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Stormwater Division

Have questions about stormwater quality or maintenance concerns?

Contact us: pwstormwater@normanok.gov


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About Us

The Stormwater Division is responsible for the protection of the health, safety, and welfare of the people of Norman by the regulation of non-stormwater discharges to the City’s municipal separate storm sewer system (MS4) as well as the management, maintenance, and improvement of this system.  


The MS4 consists of a series of underground pipes, open channels, ditches, and roadways used to collect or convey stormwater.  Water and other materials that enter this system are transported directly to our creeks and streams without any treatment.

Our major responsibilities include:

For stormwater quality purposes:

  • Responding to citizen requests;
  • Controlling the direct or indirect introduction of pollutants into the MS4 by stormwater discharges from any source or user;
  • Controlling the introduction into the MS4 of any spills or dumped or disposed material other than stormwater;
  • Prohibiting illicit connections and illegal discharges to the MS4;
  • Inspecting and monitoring the MS4 to ensure compliance with applicable stormwater requirements;
  • Inspecting and enforcing stormwater requirements at construction sites;

For stormwater maintenance purposes:

  • Responding to citizen requests;
  • Providing for the management and maintenance of the MS4 for flood control purposes;
  • Performing erosion control and debris removal within publicly owned drainage ways;
  • Maintaining approximately 102 miles of storm sewers;
  • Maintaining bridges and culverts;
  • Conducting street sweeping on major arterial and collector streets;
  • Providing emergency disaster response related to flooding, winter storms, severe storms, and non-hazardous material chemical spills;
  • Providing right-of-way vegetation maintenance; and
  • Coordinating rural drainage improvement projects with Cleveland County.

What is Stormwater?
Stormwater is water that runs off impervious surfaces such as rooftops, roadways, driveways, parking lots, and other hard surfaces.  All properties that have these features generate stormwater runoff.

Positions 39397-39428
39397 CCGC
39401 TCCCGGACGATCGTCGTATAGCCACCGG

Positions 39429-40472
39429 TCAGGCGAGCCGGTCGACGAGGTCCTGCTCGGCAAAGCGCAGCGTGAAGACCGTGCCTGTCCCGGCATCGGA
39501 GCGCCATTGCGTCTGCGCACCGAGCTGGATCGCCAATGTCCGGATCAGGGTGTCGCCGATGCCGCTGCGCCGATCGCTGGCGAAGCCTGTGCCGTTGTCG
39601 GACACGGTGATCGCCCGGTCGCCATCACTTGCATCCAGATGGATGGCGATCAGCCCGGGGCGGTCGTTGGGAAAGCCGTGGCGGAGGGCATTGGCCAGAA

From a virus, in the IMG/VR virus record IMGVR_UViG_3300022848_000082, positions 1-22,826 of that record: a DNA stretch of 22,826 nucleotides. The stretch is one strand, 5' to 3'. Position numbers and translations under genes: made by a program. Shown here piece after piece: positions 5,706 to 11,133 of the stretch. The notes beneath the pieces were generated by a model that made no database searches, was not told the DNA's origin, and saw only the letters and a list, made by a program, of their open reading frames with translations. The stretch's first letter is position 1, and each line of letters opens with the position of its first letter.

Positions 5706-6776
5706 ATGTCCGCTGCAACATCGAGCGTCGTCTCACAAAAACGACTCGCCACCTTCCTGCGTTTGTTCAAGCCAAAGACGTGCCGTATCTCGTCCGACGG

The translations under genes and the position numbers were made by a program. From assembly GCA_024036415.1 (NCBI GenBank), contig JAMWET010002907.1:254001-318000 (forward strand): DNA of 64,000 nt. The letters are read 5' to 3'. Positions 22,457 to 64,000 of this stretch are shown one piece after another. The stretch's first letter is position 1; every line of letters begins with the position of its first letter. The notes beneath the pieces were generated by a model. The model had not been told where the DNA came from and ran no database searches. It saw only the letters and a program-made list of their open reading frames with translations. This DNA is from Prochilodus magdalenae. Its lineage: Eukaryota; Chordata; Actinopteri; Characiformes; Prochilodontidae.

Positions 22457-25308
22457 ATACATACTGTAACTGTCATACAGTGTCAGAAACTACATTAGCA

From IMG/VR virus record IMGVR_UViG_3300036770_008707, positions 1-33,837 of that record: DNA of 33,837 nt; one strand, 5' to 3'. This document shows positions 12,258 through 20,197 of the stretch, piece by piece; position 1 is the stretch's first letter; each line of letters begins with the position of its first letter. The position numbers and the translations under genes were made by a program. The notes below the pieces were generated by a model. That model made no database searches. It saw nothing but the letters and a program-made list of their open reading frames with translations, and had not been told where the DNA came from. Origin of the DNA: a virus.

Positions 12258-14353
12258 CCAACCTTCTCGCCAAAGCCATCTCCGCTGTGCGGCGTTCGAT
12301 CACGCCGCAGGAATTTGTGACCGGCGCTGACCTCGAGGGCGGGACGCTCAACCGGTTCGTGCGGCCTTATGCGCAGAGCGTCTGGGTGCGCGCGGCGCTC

Where does Stormwater go when it runs off my roof or driveway?
In urban areas, stormwater runoff from impervious surfaces flows along the side of the road until it reaches a storm drain, which is an opening or grate in the curb.  From there, the water flows through a series of underground pipes, open channels, or ditches (the MS4) until it reaches the nearest creek or stream.  This water is not treated along the way so any pollutants (oil, trash, fertilizer, pesticides) it may be carrying are deposited directly into our local creeks and streams and eventually reach Lake Thunderbird or the Canadian River.

Why should I be concerned about Stormwater runoff?

Stormwater runoff can carry pollution from impervious surfaces to nearby creeks and streams through the City of Norman’s storm sewer system.  Any pollutant exposed to stormwater is at risk of being washed into storm drains and carried to local waters that we use for drinking water and/or recreation, like Lake Thunderbird.

In addition to the potential to pollute our creeks and streams, increased volumes of stormwater runoff from impervious surfaces can lead to flooding.  As we add houses, driveways, roadways, and parking lots, the areas where water can soak into the ground decreases.  As a result, the volume of water that runs off these areas increases.  During heavy rainfall events, our storm sewer system can be overwhelmed by this volume and result in flooding of low-lying areas.